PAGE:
Developer using heritage and recreational needs in area “as pawns” say Community Council
By Éadaoin Ní Flaithearta
TALLAGHT Community Council (TCC) has stated that the proposed population density of a 3,500-unit development at Newlands Farm would be comparable to the sixth most populated borough of London, and they claim that developer Hibernia is using heritage and recreational needs in the area “as pawns”.
The voluntary community group said they have been observing Hibernia’s plans for rezoning the site of the proposed development over recent months.
The green belt site between Kingswood and Clondalkin along the Belgard Road
Newlands Farm is currently zoned for agricultural uses, however in order for planning permission to be considered the site will have to be rezoned for residential uses.
Hibernia REIT, the developer that owns the site, hopes it will be rezoned for residential development in the next South Dublin County Development Plan, for the period 2022-2028, which is currently under review.
Submissions related to the potential rezoning of lands will be accepted when the draft development plan reaches the public consultation period.
Following on from this, the draft plan will then be voted on by councillors who will ultimately decide whether the land will be rezoned.
A comparison has been made with density figures in London
Peter Forde, TCC’s Planning Officer, said the group has concerns about the potential population density on the site if the plans go ahead, and compared it to heavily populated areas of London.
“Based on what we know now, it appears Hibernia REIT’s plan may include 3,500 apartments on the 58-hectare site, if a majority of the 40 SDCC councillors agree to rezone this land,” he said.
“Assuming a modest population of two people in each apartment, this would create a whopping residential density of 12,000 per km squared on this land bank.
“For comparison, the most densely populated city in the UK is London, with an average of 5.7k people per km squared across 33 boroughs.
“This proposed density places Newlands Farm with the sixth most populated borough in London.”
Camden, the sixth most populated borough in London, has a population density of 12,035 people per km squared.
“This possible density is simply not sustainable or desirable to us,” added Mr Forde. “Our local services and existing community amenities cannot sustain this influx of a transient rental population.”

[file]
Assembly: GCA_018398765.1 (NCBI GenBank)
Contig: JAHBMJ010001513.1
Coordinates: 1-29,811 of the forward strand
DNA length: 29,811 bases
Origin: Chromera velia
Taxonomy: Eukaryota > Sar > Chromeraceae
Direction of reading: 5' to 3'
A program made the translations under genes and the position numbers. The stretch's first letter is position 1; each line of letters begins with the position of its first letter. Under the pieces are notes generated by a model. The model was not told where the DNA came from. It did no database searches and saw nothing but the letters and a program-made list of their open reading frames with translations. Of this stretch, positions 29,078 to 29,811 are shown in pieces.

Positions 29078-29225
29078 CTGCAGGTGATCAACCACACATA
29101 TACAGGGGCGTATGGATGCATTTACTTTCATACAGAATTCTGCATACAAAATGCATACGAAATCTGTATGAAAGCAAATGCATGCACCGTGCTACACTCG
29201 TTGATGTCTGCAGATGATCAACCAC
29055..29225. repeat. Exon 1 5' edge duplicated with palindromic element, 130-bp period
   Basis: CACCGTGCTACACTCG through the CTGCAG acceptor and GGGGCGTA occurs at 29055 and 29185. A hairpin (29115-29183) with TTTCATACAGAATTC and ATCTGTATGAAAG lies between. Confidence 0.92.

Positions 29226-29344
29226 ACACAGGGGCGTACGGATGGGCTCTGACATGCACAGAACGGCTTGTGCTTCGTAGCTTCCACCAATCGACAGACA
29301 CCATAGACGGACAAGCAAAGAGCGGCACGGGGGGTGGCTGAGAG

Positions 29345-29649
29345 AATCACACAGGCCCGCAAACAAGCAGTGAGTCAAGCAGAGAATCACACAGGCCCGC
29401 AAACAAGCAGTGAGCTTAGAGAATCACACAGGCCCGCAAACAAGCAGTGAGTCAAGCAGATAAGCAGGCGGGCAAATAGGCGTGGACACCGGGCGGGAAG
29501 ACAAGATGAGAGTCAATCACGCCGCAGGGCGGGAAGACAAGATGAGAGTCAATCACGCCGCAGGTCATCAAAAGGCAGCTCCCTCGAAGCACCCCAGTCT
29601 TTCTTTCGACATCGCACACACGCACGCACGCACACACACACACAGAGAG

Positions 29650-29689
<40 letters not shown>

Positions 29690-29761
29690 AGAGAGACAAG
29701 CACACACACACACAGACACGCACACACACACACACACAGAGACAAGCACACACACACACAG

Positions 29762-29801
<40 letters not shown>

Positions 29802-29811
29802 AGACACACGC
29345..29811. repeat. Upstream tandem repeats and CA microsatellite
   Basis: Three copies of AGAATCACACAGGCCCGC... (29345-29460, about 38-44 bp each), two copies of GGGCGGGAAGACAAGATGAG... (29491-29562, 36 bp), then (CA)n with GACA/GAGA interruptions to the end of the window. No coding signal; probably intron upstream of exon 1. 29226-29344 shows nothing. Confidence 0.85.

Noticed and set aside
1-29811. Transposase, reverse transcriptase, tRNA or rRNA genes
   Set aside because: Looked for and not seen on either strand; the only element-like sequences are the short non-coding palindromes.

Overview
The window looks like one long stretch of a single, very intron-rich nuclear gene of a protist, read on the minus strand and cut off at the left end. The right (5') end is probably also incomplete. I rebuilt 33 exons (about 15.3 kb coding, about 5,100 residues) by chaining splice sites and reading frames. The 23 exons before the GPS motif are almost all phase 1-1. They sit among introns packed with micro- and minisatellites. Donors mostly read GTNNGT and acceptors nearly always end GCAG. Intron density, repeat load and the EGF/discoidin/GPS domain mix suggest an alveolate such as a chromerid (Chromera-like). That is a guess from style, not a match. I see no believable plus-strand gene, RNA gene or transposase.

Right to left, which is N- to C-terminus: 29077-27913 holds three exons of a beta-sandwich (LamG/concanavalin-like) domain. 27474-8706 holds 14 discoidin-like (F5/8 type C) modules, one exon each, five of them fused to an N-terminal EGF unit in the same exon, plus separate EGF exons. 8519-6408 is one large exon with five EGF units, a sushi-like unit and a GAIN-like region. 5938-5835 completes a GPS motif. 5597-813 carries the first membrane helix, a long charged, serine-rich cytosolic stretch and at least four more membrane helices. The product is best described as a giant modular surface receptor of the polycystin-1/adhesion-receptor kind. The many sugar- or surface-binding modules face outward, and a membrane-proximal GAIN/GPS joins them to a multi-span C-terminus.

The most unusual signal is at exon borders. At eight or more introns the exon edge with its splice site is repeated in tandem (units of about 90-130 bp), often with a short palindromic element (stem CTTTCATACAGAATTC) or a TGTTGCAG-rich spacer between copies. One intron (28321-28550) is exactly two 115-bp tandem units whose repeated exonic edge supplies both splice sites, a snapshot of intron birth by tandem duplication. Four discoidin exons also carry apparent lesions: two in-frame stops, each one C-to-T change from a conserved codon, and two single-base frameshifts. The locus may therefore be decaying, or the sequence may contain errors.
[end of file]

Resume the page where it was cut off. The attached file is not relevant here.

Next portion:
The group has also taken issue with Hibernia’s “slow reveal” of their plans for the site, and they claim the developer has used the heritage and recreational needs of the area, including the restoration of Whitehall House, the former home of poet Katharine Tynan, “as pawns” in their plans.
Tara De Buitléar, PRO of TCC, said: “Tallaght Community Council would now call on Hibernia REIT to be fully transparent with their development plan, with the whole community.
“A selective and slow reveal is not creating trust or showing the Tallaght community the respect it deserves.
“Stop using our valued heritage and recreational needs as pawns in this long game for rezoning of this land bank.
“It is time to stop watching the historic Whitehall decay further as it sits open to the weather – conserve it now or give it to the State before it disappears into the ground.
“The IRFU ignored many requests over the years to show Whitehall the respect it deserves. A laissez faire [attitude] from corporate interests’ approach towards Tallaght heritage can’t be tolerated.”
Liz Kennedy, Chair of TCC, said: “TCC have not been invited to a meeting with Hibernia REIT.
“As one of the longest established community groups in Tallaght and active in monitoring development plans and applications, if the community engagement efforts by Hibernia wish to hear all relevant views, this lack of invitation begs many questions.”
A spokesperson for Hibernia told The Echo that they have been in contact with TCC via email, and added: “Hibernia will engage with all groups in order to hear their views on how best to address the challenges facing South Dublin in terms of the ongoing housing crisis and the need to provide much needed social, community and sporting infrastructure.”
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